Some of the recalcitrant Chrysler creditors are making a final appeal to reverse the sale and reorganization force fed upon them by the Obama administration:
The U.S. Court of Appeals for the Second Circuit accepted the appeal from a coalition of Indiana pension funds that has sought to block the sale of most of Chrysler’s assets to a group led by Italian automaker Fiat, according to Chris Conner, spokesman for Indiana State Treasurer’s Office.
A hearing is scheduled for Friday, Conner said.
The funds, which hold about $42 million of Chrysler’s $6.9 billion in secured debt, claim the terms of the sale violate their rights as secured lenders by limiting their ability to recover all of their original investment in the company.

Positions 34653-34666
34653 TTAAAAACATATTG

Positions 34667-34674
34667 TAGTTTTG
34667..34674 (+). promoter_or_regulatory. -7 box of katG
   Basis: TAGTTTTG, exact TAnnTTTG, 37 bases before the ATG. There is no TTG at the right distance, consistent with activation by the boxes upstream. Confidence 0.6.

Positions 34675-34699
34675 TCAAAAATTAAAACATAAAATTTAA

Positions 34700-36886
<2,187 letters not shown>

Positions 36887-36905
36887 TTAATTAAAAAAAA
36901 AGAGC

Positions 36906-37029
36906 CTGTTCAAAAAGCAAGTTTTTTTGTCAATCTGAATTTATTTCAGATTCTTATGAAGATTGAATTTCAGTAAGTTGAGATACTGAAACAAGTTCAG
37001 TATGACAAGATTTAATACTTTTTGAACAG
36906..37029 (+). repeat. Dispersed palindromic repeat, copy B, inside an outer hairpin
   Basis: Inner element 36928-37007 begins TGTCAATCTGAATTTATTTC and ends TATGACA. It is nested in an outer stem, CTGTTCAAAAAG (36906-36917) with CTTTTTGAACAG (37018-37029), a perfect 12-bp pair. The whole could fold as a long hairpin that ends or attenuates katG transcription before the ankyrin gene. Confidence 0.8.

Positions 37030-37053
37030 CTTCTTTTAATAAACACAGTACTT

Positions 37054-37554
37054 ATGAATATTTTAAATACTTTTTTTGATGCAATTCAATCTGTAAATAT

The appeal throws an element of uncertainty into the Obama administration’s carefully orchestrated plan to speed the ailing automaker through bankruptcy court.
Presently this cause for the rule of law to prevail is basically symbolic but the creditors deserve praise for persevering in the face of Executive Office thuggery. On a side note, one interesting development is that the current Chrysler plan will probably discharge claims brought by a major Obama constituency, the trial lawyers:
Consumer groups and trial lawyers are crying foul over the Obama administration’s bankruptcy plans for General Motors and Chrysler.
Those plans would extinguish all ongoing auto accident claims that blame a death or serious injury on a defective GM or Chrysler vehicle.